Yamaha develops hydrogen outboard motor

Testing on the prototype motor will begin this summer.
Testing on the prototype motor will begin this summer.
Testing on the prototype motor will begin this summer.

Yamaha Motor Corp. has unveiled the world’s first hydrogen-powered outboard motor, along with a prototype fuel system integrated into a vessel that the company plans to refine for testing later this year. The new motor is part of Yamaha’s corporate strategy to achieve carbon neutrality by deploying multiple technology solutions. The company announced its hydrogen outboard project last December.

Yamaha collaborated with Roush CleanTech to develop the fuel system for the new outboard and partnered with boatbuilder Regulator Marine to construct a suitable vessel for testing the prototype outboard. 

Together, the companies plan to begin testing the prototype for viability on the water this coming summer. 

“Yamaha is exploring all possibilities to achieve carbon neutrality, and we’ve made commitments for our operations to be carbon neutral by 2035 and our products to become carbon neutral by 2050,” said Ben Speciale, Yamaha’s U.S. marine business unit president.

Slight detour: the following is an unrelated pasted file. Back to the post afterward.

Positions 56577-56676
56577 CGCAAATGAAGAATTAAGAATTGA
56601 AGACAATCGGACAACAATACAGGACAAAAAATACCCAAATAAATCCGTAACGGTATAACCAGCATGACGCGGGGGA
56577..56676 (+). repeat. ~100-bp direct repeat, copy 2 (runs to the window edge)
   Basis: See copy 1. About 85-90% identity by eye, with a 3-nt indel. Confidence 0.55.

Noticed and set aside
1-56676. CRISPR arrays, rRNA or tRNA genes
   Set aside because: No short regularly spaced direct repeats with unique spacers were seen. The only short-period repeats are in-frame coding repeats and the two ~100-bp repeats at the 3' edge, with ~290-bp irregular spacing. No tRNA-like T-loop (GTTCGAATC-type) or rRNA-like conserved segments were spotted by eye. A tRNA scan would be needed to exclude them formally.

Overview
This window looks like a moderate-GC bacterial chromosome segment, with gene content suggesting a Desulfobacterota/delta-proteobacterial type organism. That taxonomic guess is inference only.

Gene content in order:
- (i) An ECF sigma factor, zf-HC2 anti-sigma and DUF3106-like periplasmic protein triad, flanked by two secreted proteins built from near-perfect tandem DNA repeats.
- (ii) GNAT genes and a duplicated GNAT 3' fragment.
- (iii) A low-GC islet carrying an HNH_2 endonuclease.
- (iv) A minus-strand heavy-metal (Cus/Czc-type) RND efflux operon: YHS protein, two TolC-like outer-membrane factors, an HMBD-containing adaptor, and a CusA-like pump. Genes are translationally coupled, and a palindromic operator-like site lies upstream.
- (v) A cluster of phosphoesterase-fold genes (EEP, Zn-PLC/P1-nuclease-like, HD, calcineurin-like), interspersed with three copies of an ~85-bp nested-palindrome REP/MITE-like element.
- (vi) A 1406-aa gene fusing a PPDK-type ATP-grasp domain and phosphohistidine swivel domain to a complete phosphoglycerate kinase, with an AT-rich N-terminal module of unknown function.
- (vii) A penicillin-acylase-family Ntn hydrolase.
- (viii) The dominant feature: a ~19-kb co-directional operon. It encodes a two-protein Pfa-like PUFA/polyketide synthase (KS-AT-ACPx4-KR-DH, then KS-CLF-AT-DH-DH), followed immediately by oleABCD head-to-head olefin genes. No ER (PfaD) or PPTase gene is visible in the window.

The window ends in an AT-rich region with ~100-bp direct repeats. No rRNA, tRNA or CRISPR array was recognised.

“That goal within the marine market can only be reached through an approach that leverages multiple solutions,” he said, adding that, “We believe hydrogen is a viable method of achieving those goals. By working with Roush on the fuel system engineering, Yamaha benefits from over two decades of hydrogen systems integration and research,”

Regulator Marine built a hull based on its 26XO center console crossover boat design and modified it to accommodate the hydrogen tanks necessary to power the new outboard. 

Innovation, Joan Maxwell, president, Regulator Marine, said, “starts by asking questions. In the future, as we design boats, if this proves what we think it will, it could be very possible that we are designing hulls around these hydrogen fuel tanks,” 

Yamaha, Regulator and Roush melded the boat hull, fuel system, and outboard “to demonstrate how hydrogen could work as a possible fuel source in a marine environment,” said Speciale. “The effort allows engineers to begin the process of determining marine standards for the use of hydrogen outboards in workboats and other vessels.”